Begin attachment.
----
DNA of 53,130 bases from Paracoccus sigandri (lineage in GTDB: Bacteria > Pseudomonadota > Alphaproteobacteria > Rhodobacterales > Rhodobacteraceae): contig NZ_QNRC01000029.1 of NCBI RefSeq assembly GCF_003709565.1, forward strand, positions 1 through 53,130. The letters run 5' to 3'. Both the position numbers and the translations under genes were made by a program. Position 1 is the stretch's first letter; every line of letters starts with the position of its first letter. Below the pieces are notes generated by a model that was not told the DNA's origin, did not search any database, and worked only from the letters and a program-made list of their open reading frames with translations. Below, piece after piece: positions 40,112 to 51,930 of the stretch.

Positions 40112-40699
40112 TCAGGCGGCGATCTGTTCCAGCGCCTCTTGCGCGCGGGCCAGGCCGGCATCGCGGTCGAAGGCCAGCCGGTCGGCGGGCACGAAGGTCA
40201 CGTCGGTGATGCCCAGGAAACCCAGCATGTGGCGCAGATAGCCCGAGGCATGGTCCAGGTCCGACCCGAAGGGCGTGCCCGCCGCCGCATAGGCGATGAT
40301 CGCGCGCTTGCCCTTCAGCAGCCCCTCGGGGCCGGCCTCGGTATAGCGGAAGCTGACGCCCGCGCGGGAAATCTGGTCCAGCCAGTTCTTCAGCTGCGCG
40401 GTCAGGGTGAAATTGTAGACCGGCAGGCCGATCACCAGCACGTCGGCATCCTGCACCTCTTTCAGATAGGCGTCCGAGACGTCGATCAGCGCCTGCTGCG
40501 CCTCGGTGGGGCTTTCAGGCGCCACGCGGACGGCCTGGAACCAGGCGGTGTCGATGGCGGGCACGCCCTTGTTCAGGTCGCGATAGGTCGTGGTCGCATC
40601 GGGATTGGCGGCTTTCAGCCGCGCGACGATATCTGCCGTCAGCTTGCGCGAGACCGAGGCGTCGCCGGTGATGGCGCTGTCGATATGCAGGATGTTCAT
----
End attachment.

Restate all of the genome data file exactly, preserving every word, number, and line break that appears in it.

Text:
DNA of 53,130 bases from Paracoccus sigandri (lineage in GTDB: Bacteria > Pseudomonadota > Alphaproteobacteria > Rhodobacterales > Rhodobacteraceae): contig NZ_QNRC01000029.1 of NCBI RefSeq assembly GCF_003709565.1, forward strand, positions 1 through 53,130. The letters run 5' to 3'. Both the position numbers and the translations under genes were made by a program. Position 1 is the stretch's first letter; every line of letters starts with the position of its first letter. Below the pieces are notes generated by a model that was not told the DNA's origin, did not search any database, and worked only from the letters and a program-made list of their open reading frames with translations. Below, piece after piece: positions 40,112 to 51,930 of the stretch.

Positions 40112-40699
40112 TCAGGCGGCGATCTGTTCCAGCGCCTCTTGCGCGCGGGCCAGGCCGGCATCGCGGTCGAAGGCCAGCCGGTCGGCGGGCACGAAGGTCA
40201 CGTCGGTGATGCCCAGGAAACCCAGCATGTGGCGCAGATAGCCCGAGGCATGGTCCAGGTCCGACCCGAAGGGCGTGCCCGCCGCCGCATAGGCGATGAT
40301 CGCGCGCTTGCCCTTCAGCAGCCCCTCGGGGCCGGCCTCGGTATAGCGGAAGCTGACGCCCGCGCGGGAAATCTGGTCCAGCCAGTTCTTCAGCTGCGCG
40401 GTCAGGGTGAAATTGTAGACCGGCAGGCCGATCACCAGCACGTCGGCATCCTGCACCTCTTTCAGATAGGCGTCCGAGACGTCGATCAGCGCCTGCTGCG
40501 CCTCGGTGGGGCTTTCAGGCGCCACGCGGACGGCCTGGAACCAGGCGGTGTCGATGGCGGGCACGCCCTTGTTCAGGTCGCGATAGGTCGTGGTCGCATC
40601 GGGATTGGCGGCTTTCAGCCGCGCGACGATATCTGCCGTCAGCTTGCGCGAGACCGAGGCGTCGCCGGTGATGGCGCTGTCGATATGCAGGATGTTCAT